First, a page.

Self cleaning surfaces

A team at the University of New South Wales is developing new coatings they hope will be used for self-cleaning surfaces in hospitals and the home.
Led by Professor Rose Amal and Professor Michael Brungs of the ARC Centre for Functional Nanomaterials, a research team is studying tiny particles of titanium dioxide currently used on outdoor surfaces such as self-cleaning windows.

The particles work by absorbing ultraviolet light below a certain wavelength, exciting electrons and giving the particles an oxidising quality stronger than any commercial bleach.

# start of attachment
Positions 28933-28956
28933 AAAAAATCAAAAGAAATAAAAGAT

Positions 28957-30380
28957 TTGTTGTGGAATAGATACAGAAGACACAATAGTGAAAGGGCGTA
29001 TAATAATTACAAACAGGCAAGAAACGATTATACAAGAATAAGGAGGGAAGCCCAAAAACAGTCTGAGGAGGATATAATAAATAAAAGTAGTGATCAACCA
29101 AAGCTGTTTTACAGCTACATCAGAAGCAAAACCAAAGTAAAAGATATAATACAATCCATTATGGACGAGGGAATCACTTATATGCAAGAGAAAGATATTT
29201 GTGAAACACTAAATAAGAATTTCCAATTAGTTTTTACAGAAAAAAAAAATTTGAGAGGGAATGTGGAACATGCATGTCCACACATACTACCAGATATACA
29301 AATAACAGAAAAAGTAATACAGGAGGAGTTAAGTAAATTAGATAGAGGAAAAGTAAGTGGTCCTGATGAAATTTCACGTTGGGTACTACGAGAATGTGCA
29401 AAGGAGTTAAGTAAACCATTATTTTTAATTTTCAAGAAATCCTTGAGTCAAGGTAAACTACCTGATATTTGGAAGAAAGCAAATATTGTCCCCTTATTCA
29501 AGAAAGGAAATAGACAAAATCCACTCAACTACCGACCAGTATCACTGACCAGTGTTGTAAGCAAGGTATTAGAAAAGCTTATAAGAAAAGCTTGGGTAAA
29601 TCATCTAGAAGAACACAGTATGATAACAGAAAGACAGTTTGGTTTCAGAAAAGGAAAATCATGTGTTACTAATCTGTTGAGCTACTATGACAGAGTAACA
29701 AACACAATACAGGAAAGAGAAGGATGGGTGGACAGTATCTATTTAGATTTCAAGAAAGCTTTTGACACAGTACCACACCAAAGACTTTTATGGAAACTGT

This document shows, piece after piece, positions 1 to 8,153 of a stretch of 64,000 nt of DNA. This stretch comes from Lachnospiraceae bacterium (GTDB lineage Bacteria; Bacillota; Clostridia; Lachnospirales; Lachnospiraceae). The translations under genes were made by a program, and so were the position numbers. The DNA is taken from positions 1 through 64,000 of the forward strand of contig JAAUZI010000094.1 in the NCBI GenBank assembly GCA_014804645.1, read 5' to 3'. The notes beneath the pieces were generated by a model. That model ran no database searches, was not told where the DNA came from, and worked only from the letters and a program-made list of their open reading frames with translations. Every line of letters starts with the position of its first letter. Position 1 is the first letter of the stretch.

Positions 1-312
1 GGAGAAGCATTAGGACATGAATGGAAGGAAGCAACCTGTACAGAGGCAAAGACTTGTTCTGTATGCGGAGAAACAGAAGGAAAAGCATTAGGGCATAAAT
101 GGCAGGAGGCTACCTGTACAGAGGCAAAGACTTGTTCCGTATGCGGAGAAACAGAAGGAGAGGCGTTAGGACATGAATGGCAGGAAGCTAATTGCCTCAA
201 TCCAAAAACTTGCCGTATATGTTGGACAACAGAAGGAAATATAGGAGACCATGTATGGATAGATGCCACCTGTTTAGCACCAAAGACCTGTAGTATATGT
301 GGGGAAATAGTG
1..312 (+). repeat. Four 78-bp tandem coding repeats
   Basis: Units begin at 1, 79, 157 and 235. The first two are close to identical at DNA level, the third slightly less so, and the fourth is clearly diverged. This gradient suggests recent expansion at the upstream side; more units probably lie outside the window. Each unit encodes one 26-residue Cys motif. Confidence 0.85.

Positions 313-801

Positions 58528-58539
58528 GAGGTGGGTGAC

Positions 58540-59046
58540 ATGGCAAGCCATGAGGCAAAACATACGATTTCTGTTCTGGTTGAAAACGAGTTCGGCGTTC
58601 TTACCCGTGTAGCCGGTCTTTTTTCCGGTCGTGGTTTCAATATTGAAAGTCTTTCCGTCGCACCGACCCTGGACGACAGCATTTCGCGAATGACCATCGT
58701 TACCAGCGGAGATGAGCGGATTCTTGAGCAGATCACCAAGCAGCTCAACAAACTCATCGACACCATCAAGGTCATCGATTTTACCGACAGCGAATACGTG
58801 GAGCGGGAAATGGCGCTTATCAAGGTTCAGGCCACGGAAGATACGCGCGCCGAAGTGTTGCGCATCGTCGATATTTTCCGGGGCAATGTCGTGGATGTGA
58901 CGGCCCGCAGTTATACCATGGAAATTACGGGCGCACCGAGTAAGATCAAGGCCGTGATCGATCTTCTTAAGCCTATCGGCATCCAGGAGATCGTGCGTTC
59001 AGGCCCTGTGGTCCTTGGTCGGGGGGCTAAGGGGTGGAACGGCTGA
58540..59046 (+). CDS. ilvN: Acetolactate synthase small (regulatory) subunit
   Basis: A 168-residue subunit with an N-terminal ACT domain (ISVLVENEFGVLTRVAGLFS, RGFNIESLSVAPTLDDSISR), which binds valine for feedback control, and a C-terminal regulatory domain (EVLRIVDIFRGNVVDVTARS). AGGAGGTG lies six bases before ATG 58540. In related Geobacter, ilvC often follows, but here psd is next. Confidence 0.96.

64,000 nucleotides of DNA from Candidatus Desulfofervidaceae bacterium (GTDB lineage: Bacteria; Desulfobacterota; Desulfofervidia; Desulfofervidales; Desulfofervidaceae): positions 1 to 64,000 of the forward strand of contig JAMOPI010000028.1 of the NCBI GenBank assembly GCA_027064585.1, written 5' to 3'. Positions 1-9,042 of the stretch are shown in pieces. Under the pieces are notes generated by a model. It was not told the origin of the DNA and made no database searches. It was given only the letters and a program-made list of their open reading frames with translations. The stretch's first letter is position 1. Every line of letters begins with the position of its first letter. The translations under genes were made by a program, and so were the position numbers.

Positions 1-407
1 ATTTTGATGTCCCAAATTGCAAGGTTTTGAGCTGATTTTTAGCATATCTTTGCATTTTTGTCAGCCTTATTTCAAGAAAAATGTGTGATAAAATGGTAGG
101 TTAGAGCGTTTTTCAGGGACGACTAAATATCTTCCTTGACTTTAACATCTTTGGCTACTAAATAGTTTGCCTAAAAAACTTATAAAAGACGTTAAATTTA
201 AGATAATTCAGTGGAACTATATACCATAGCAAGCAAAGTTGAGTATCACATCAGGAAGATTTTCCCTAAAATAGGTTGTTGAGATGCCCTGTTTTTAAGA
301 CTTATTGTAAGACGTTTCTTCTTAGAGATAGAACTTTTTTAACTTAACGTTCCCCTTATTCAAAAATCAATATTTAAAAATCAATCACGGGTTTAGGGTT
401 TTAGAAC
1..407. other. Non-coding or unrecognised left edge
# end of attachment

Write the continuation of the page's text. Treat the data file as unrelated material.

These nanoparticles then kill microbes and break down organic compounds. And because surfaces coated with titanium dioxide have another property called 'superhydrophilicity', meaning droplets do not form, water runs straight off the surface, washing as it goes.

Source: news.softpedia.comAdded: 8 February 2006